Theropods have traditionally been assumed to have lost manual digits from the lateral side inward, which differs from the bilateral reduction pattern seen in other tetrapod groups. This unusual reduction pattern is clearly present in basal theropods, and has also been inferred in non-avian tetanurans based on identification of their three digits as the medial ones of the hand (I-II-III). This contradicts the many developmental studies indicating II-III-IV identities for the three manual digits of the only extant tetanurans, the birds. Here we report a new basal ceratosaur from the Oxfordian stage of the Jurassic period of China (156-161 million years ago), representing the first known Asian ceratosaur and the only known beaked, herbivorous Jurassic theropod. Most significantly, this taxon possesses a strongly reduced manual digit I, documenting a complex pattern of digital reduction within the Theropoda. Comparisons among theropod hands show that the three manual digits of basal tetanurans are similar in many metacarpal features to digits II-III-IV, but in phalangeal features to digits I-II-III, of more basal theropods. Given II-III-IV identities in avians, the simplest interpretation is that these identities were shared by all tetanurans. The transition to tetanurans involved complex changes in the hand including a shift in digit identities, with ceratosaurs displaying an intermediate condition.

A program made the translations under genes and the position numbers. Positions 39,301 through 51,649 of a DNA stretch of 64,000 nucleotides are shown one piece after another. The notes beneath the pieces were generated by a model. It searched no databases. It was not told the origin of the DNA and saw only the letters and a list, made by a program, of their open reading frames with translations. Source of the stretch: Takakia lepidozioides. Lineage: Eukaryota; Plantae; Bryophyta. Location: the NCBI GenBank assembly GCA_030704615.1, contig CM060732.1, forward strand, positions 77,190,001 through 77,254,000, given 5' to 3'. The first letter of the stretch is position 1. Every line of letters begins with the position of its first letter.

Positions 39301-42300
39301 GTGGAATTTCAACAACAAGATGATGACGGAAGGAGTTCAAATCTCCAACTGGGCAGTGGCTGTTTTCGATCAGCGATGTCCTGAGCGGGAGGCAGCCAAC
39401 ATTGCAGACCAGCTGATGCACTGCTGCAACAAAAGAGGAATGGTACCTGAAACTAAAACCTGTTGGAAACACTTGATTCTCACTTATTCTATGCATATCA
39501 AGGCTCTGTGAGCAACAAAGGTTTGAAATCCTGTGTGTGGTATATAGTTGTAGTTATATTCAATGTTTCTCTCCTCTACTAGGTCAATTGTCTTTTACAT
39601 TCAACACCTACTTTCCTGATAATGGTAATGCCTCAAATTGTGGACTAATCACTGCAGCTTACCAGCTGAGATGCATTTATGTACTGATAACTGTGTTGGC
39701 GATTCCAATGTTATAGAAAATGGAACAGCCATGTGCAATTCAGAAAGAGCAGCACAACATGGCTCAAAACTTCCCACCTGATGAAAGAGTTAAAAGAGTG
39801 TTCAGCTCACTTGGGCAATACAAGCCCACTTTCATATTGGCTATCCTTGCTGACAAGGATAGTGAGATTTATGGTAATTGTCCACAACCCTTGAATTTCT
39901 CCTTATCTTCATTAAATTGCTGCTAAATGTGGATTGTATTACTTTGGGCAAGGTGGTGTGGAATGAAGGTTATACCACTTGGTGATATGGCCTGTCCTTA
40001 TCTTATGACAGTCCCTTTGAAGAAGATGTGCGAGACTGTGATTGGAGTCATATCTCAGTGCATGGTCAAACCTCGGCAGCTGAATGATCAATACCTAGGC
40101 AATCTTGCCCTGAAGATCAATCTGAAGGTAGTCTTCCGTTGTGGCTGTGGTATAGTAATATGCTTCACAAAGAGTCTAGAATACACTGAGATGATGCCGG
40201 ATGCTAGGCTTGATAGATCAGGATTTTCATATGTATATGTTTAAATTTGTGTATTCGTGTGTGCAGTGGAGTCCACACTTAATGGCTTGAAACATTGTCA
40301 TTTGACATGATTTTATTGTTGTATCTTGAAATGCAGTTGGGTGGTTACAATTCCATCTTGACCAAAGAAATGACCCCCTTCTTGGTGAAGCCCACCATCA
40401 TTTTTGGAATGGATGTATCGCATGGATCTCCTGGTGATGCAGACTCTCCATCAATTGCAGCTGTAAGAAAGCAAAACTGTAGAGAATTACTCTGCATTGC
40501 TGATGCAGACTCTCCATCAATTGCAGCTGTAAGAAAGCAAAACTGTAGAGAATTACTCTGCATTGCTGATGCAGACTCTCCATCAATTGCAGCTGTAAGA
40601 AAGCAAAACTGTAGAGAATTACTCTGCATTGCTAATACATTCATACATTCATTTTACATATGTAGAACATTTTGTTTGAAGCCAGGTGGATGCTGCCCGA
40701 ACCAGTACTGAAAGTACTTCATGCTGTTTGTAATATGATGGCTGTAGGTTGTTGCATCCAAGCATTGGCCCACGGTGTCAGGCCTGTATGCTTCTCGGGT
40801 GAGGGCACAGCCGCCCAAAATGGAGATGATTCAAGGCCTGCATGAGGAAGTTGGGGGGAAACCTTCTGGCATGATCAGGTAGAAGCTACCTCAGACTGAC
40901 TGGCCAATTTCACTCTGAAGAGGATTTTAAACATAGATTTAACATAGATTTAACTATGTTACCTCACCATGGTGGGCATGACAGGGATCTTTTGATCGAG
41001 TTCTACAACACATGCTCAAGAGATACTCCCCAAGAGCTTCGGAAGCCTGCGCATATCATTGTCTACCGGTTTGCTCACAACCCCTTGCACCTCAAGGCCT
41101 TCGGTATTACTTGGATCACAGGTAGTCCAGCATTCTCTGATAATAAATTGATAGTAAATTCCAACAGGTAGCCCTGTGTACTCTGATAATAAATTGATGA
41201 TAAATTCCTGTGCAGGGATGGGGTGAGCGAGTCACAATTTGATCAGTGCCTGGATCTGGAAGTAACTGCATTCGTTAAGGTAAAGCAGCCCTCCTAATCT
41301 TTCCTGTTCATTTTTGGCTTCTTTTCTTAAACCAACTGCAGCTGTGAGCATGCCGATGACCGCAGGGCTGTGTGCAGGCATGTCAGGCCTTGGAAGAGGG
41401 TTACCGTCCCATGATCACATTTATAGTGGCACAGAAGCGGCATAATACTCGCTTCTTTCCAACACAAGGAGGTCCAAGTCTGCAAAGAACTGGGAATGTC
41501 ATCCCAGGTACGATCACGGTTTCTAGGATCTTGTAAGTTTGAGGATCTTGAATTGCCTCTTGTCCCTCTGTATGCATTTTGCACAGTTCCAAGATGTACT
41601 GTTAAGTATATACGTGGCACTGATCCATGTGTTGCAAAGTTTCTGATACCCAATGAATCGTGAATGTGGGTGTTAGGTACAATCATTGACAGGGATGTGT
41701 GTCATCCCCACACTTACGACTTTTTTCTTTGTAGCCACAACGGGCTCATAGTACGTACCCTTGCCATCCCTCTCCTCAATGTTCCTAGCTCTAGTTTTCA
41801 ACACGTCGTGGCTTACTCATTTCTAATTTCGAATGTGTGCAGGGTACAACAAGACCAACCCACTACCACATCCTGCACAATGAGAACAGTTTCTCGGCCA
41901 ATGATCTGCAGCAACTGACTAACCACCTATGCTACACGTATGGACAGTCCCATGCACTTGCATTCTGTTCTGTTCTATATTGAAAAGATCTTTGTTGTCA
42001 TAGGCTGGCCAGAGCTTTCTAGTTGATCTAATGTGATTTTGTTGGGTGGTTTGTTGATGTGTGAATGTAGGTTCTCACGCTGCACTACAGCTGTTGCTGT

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          A juvenile coelurosaurian theropod from China indicates arboreal habits.

          Here we report an unequivocal arboreal coelurosaur, Epidendrosaurus ningchengensis gen. et sp. nov. This juvenile coelurosaur's third manual digit is extremely elongated, distinctively different from that of other known dinosaurs and birds. It represents certainly a type of adaptation previously unreported from the Mesozoic although the exact function of the third manual digit is unclear. The relatively long forelimb, penultimate phalanx of manual digit II, and pedal penultimate phalanges, are interpreted as evidence for the arboreal habit of Epidendrosaurus. Because Epidendrosaurus is more similar to advanced birds in some arboreal features than to Archaeopteryx, we suggest that the initial appearance of tree-adaptation in theropods was probably not directly related to flight but to other functions, such as seeking food or escaping from predators. Electronic Supplementary Material is available if you access this article at http://dx.doi.org/10.1007/s00114-002-0353-8. On that page (frame on the left side), a link takes you directly to the supplementary material.